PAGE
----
You’re Crazy to Travel to Europe With Children

Europe with children

We believe travel to Europe with children is such a bad idea we even took our son to Giverny to experience Monet’s home and gardens.

I recently had a conversation with a few well-traveled people about the idea of travel to Europe with children. The consensus was that they wouldn’t dream of doing it, certainly not before the child turned 10. I politely disagreed, pointing out that we traveled to Europe with our son when he was 5. I was told we have a unique child, basically that we’re lucky.

Europe with children

Running on air in Scotland’s Highlands.

Yes, I guess we do have a unique child who was able to travel to Paris and visit several museums, churches and historic attractions with minimal complaining. The real point of the discussion, though, was based on food. And I guess we did struggle a bit with food. We thought our son would do OK with cheese in Paris and meat in England and Scotland.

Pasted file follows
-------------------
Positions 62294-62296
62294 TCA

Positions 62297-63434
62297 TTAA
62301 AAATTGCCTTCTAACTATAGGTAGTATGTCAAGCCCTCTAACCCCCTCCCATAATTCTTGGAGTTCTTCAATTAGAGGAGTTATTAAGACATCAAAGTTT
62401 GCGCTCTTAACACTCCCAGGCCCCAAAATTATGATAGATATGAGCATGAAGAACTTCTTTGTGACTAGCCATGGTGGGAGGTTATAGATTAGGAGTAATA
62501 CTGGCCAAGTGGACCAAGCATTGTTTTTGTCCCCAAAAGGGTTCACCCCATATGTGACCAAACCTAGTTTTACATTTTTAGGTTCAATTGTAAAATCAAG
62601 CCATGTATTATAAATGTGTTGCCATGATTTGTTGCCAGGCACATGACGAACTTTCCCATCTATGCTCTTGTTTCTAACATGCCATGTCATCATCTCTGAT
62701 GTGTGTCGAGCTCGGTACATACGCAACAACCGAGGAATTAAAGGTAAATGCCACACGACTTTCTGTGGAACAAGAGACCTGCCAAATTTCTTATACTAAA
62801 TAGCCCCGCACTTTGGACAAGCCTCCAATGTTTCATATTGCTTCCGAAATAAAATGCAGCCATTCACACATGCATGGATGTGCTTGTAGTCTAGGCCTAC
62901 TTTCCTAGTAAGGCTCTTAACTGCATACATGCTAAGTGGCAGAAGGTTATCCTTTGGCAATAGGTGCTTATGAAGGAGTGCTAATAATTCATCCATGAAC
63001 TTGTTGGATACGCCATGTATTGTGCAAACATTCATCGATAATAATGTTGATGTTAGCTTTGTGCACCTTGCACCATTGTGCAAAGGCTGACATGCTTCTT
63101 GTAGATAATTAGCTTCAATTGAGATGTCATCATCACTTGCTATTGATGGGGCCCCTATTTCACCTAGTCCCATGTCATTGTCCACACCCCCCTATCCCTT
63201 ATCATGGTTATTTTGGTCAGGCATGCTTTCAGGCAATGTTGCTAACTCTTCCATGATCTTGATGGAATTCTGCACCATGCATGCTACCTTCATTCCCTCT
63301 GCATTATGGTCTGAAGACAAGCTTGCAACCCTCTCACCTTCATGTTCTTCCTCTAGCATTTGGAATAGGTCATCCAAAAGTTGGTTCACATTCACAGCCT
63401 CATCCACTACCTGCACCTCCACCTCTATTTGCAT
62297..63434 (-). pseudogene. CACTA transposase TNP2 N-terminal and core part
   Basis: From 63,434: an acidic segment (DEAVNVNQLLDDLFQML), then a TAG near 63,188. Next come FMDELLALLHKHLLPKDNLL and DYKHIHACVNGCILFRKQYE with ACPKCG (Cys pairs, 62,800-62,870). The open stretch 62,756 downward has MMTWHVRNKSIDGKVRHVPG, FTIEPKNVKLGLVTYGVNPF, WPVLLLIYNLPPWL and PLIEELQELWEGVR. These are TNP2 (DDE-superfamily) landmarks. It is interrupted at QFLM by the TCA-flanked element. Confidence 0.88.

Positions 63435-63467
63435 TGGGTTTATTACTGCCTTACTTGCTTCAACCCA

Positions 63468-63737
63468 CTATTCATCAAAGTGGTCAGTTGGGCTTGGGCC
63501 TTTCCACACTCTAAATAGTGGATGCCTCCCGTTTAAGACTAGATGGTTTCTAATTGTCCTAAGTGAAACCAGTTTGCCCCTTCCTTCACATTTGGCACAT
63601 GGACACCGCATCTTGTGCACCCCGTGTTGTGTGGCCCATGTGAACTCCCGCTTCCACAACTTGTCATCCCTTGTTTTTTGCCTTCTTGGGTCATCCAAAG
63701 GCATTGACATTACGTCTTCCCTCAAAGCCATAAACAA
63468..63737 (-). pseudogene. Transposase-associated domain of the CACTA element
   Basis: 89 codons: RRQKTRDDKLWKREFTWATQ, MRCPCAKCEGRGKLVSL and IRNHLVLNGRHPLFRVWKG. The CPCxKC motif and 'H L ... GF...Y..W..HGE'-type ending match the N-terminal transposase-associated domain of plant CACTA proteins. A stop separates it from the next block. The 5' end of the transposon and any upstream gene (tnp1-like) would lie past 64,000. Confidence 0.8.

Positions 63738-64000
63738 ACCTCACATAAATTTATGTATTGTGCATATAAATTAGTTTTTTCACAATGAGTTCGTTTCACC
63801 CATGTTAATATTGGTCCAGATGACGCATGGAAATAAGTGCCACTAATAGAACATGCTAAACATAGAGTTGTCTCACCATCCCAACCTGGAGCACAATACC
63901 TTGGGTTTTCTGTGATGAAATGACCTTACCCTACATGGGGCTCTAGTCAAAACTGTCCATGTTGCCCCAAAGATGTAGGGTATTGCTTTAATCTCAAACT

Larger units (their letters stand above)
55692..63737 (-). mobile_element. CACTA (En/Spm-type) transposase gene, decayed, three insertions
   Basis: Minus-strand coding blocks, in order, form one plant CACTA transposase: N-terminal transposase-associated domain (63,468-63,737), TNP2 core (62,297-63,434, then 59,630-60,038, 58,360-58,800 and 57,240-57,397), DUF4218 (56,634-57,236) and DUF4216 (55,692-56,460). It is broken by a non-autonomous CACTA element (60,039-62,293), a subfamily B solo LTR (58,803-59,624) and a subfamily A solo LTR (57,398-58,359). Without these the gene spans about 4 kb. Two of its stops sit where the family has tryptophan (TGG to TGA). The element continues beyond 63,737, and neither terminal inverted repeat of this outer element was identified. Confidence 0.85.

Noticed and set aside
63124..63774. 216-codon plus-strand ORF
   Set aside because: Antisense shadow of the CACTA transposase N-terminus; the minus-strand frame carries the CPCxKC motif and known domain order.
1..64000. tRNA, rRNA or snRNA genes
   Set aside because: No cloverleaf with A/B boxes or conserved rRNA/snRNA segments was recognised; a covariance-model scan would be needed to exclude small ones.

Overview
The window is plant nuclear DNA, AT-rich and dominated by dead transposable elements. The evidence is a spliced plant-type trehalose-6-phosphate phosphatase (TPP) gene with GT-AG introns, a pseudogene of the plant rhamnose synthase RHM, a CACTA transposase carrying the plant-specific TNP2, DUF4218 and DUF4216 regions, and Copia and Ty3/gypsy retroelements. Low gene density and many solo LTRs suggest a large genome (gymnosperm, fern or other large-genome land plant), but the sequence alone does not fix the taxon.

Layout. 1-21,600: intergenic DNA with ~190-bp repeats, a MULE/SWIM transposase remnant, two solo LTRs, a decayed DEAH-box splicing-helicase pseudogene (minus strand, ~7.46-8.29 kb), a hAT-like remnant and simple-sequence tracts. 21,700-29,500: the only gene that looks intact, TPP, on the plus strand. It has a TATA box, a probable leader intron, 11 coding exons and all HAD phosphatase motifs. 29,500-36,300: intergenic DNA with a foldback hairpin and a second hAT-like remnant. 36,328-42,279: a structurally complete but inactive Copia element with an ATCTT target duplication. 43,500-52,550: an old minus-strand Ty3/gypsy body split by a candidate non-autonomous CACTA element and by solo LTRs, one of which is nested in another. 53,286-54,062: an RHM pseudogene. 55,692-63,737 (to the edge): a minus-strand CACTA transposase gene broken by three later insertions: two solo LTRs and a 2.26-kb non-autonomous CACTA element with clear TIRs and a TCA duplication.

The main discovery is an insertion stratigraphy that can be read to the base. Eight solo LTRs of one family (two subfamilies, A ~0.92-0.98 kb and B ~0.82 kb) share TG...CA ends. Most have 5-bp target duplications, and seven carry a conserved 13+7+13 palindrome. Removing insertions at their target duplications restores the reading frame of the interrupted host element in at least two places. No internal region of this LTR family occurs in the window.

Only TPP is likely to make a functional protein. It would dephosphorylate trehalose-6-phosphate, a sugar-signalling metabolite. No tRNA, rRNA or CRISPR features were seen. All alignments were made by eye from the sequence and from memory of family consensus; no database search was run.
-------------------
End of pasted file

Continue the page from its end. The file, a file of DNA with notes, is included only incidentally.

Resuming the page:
In fact, cheese plates in French restaurants were wonderful. And what turned out to be our best meal of the trip in a café in Paris included salmon. It was my salmon, but it turned out to be Colby’s. I was stuck with the cheese plate.

Sausages in England and Scotland, shockingly, didn’t go over quite so well. Neither did fish and chips. But you know what? We dealt with it. Yes, we brought a jar of peanut butter from home that really helped the cause.

But being afraid of what the kids will or will not eat is no reason to not travel to Europe with children.

Europe with children